Is The Pandemic Drawing Your Employees Apart?

      George is a 25-year employee who has steadily risen through the organization to become a General Manager of one of the company divisions.

      In the last year, George’s behavior has become more combative with his fellow peers on the leadership team, and he is showing more outward frustration with the employees in his division.

      His HR business partner reached out to us for support. She indicated she had tried to speak with George on many occasions and he just commented that ‘young people today don’t have any work ethic’ and ‘this pandemic is giving people an excuse not to come to work’.

      George was reluctant to make the initial contact with his coach as he thought his coach would be reporting back to the company on what he talked about.

      After assurances our conversations would be 100% confidential, George finally agreed to book one session.

      “Tell me what life was like for you pre-pandemic, “ I began.

      George visibly relaxed and shared a picture of his pre-pandemic life that included being fully staffed most days and having more congenial relationships with his peers and direct reports.

      As we moved the discussion to what has changed over the past year I could hear the tension in George’s voice and his words became more terse.

      “I can’t rely on people anymore,” he began. “It seems like all I am doing is fire-fighting. Every day there is another issue around someone not showing up for work which leaves us short-handed. And it seems like it is mostly the younger people who don’t’ show up. I really don’t’ know how to work with that generation, their work ethic is so different from mine.” He shared.

      “Were there issues before the pandemic or did these particular issues just start within the last year.” I asked.

      “Well…”, George paused for a bit.

      “I guess we had issues before the pandemic, but they didn’t seem as challenging. These young people nowadays just don’t seem to want to work. They will use any excuse and now they have one I can’t fight against,” he went on.

      As we explore the differences between pre-pandemic life and now and the differences between the generations that make up his workforce, George finally said, “I guess what is most frustrating for me is that my trusted and reliable employees are all getting tired and frustrated from the amount of extra work and hours as they pick up the slack.”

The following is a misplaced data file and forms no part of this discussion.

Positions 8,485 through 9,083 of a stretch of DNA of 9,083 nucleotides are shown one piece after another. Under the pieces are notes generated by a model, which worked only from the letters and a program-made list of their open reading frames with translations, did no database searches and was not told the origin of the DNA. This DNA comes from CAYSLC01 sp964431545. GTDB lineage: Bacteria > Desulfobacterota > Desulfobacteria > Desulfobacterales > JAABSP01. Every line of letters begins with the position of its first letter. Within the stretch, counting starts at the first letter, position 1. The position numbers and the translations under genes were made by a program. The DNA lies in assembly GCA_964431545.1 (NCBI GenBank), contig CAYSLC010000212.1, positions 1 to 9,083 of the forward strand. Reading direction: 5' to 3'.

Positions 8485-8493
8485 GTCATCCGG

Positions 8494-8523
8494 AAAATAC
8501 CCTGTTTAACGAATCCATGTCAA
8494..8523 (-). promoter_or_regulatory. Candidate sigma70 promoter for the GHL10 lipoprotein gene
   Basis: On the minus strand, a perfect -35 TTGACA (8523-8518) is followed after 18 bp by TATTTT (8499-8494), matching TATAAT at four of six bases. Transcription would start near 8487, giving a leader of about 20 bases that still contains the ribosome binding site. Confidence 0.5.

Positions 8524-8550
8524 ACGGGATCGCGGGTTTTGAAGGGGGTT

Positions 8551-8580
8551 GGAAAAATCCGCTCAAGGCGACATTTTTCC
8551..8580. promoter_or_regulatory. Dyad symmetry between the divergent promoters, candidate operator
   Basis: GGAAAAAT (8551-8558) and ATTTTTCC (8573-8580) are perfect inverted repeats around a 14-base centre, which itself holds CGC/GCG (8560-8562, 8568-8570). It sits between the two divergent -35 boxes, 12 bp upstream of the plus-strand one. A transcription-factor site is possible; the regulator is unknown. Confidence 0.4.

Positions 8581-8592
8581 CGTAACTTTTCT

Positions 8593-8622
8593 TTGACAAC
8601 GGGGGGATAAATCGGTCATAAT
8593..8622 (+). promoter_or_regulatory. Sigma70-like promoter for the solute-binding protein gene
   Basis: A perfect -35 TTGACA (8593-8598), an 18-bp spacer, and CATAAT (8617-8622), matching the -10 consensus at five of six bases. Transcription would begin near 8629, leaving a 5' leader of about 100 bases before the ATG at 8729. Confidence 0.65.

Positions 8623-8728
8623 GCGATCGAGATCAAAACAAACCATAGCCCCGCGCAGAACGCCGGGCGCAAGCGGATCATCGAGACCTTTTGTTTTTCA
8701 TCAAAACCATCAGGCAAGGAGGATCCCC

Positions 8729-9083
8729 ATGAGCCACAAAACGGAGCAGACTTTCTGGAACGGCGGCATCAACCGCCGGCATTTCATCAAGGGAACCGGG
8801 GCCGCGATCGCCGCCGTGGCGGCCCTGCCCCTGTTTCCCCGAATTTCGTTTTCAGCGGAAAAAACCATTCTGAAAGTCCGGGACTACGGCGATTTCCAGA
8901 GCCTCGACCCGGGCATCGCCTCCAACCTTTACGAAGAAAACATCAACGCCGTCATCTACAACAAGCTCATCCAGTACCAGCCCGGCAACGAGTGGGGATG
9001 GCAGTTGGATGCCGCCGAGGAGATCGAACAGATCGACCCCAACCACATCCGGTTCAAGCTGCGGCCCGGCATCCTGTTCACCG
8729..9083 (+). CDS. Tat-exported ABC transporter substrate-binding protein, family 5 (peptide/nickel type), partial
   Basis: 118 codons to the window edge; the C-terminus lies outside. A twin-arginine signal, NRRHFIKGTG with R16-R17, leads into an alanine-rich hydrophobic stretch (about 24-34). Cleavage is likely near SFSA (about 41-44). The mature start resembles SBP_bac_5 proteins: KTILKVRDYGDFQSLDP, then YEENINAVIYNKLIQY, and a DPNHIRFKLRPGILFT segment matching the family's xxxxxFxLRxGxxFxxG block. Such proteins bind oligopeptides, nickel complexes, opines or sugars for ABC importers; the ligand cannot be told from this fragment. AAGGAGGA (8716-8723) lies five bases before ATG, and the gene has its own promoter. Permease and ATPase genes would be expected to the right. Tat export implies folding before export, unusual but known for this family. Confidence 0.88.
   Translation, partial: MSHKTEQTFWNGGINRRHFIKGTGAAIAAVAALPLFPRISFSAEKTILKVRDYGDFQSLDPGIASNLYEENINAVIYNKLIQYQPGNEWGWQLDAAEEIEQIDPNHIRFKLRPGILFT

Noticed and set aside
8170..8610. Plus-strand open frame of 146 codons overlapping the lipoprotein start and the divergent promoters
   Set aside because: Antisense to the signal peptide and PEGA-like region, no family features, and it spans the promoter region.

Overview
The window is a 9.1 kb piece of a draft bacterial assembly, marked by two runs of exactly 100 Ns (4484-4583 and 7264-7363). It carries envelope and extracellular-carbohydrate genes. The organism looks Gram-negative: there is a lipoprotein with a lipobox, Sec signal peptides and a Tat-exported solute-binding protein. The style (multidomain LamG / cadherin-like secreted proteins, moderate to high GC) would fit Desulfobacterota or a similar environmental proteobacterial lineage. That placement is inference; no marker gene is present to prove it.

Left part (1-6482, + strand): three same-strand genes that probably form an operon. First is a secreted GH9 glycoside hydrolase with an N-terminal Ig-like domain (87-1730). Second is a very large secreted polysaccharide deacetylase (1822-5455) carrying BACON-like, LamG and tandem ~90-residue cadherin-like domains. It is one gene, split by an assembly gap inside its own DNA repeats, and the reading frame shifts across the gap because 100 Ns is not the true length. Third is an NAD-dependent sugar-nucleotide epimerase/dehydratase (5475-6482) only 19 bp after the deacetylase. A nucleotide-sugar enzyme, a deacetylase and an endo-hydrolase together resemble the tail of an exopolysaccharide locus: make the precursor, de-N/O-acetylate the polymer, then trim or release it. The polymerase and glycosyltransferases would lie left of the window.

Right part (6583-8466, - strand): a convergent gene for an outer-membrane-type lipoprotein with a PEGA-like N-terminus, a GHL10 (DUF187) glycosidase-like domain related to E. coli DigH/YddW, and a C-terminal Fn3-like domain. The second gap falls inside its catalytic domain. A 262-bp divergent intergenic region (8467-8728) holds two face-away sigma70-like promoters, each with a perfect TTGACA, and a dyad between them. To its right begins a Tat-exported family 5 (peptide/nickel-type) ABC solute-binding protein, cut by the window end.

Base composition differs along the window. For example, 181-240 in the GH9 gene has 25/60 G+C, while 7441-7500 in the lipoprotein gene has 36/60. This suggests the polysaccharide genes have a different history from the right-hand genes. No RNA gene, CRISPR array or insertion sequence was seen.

“And what is it like for you seeing your trusted employees frustrated and tired?” I asked.

      “It’s terrible! I feel bad! I feel so useless!” George replied in rapid succession.

      Then he went quiet for a few moments. “I guess what it really boils down to is that I feel like I am letting them down and I don’t know how to help make it better for them. I’ve always prided myself on being a servant leader. My goal has always been to serve my employees, make their lives easier, remove obstacles so they can be successful. I honestly don’t feel like I know how to do that anymore.” He shared.

      “Over the last year I feel like a big fat failure in that department, and it is eating me up!” he concluded.

      With this admission out in the open, I could see a visible difference in George. It was like releasing the truth had released a huge load of tension.

      From that moment, George and I were able to work together over several coaching sessions to put an action plan together to support his continued success.

      The action plan included sharing his frustrations in a constructive way with his fellow leaders and asking for help from them. It also included have some ‘all employee’ huddles to more openly talk about the staff shortages and challenges this created for everyone.

      I'm ready to dive deeper!

      By including the employees in coming up with some solutions, George was able to tap into their experience and ideas and he began seeing a higher level of engagement and enthusiasm, especially from the younger, newer employees.

      George admitted after several coaching sessions, “Things are far from perfect, but I can see light at the end of the tunnel which gives me hope that we are on the right track.”

      What’s different for you over the past year?

      Who do you have to share your frustrations with?

      Who provides you with an objective ear to talk through solutions and offer up different perspectives?

       

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